14. Comment by Wayward | 04.22.2011 | 7:35 am

    There are certain joys to being old and riding a less-than-top-shelf bike. Hanging on the wheel of a younger, richer, full-kit highbrow until he surrenders is one of them. Scruffy aluminum and an attitude goes a long ways toward an occasional humble hour.

    Great story!!

  15. Comment by Angie | 04.22.2011 | 7:44 am

    Very well written! Tim, you should send your stories to newspapers and magazines! Make some income on the side! The way you describe your perspective makes the reader want to know more about you.

    Todd, I totally agree that there’s a snobby roadie culture. I’d love to know why it exists. I wonder if it’s because some riders are focused solely on their own improvement. They may look at another rider as:

    a. Someone who’s faster than me, therefore they exist so I can try to beat them or learn from them (and then beat them).


    b. Someone who’s slower than me, therefore they are useless to me, except for their ability to make me feel better about myself when I compare myself to them (hence the disdain).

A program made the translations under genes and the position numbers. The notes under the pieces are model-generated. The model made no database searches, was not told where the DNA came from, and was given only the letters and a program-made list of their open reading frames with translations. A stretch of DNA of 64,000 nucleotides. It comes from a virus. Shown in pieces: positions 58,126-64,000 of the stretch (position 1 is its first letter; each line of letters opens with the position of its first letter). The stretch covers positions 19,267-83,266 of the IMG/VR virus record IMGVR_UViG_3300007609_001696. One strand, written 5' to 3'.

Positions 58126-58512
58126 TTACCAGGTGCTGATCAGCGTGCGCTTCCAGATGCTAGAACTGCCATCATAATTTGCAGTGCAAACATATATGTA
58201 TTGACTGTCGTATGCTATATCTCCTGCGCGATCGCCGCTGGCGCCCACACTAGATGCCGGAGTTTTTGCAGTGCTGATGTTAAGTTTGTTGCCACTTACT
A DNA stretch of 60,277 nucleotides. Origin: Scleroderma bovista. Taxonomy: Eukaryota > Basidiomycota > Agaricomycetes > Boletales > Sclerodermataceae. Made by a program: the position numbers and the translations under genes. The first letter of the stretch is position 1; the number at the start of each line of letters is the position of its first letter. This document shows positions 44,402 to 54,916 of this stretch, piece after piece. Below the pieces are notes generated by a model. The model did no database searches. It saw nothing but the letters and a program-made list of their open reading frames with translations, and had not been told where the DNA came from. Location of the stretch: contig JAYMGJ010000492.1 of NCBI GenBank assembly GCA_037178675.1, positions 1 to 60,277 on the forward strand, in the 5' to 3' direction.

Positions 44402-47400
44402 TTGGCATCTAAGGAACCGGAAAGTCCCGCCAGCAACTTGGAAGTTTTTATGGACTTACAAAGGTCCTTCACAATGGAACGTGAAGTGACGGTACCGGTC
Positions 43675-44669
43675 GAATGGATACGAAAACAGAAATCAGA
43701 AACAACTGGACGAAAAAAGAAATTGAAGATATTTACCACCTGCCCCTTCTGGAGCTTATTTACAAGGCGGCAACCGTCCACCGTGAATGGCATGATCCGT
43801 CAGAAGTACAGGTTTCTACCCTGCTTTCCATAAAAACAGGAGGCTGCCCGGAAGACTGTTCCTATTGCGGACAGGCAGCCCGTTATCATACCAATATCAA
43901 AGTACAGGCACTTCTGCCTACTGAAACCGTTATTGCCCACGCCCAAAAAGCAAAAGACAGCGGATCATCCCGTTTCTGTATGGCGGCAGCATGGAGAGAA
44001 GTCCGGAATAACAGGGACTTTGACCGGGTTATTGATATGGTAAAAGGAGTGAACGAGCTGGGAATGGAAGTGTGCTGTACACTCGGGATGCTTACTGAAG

Elden, you should do a blog article about this attitude.

  16. Comment by RichInMV | 04.22.2011 | 7:45 am

    Made me smile – thanks! I am always amazed why people won’t even say “hi” or “nice weather” when riding by. How hard could it be? Great post, keep riding and dropping people!

  17. Comment by Fat Cathy | 04.22.2011 | 8:00 am

    Awesome. And beautifully written. Tim, you have my vote for the best guest post ever.

  18. Comment by Keith | 04.22.2011 | 8:00 am

    Let me be the third person to comment on your writing style. You have talent – no doubt about it. I encourage you, if you are not already, to write more as I am sure your stories would generate a following. I certainly would read your work.


  19. Comment by Even Less Fat Mike unmedicated | 04.22.2011 | 8:03 am

    Move over Hemingway. That is the best story on the soul of a cyclist I’ve ever read. Thanks.

  20. Comment by DoubleUc | 04.22.2011 | 8:04 am

    I’m not a bike snob by any means, I hear ya about people not saying “hello” and they most likely belong to the “Chubby Dentist Club” with far too much money and fat that out weights their 15 lbs bike twenty fold…but thats another story…but I do believe in safe riding…i can only imagine WHAT your water bottles are full of…(whatever dude)…good writing none the less but far from good riding in my eyes…try not to kill yourself while dodging that pothole with that buzz on.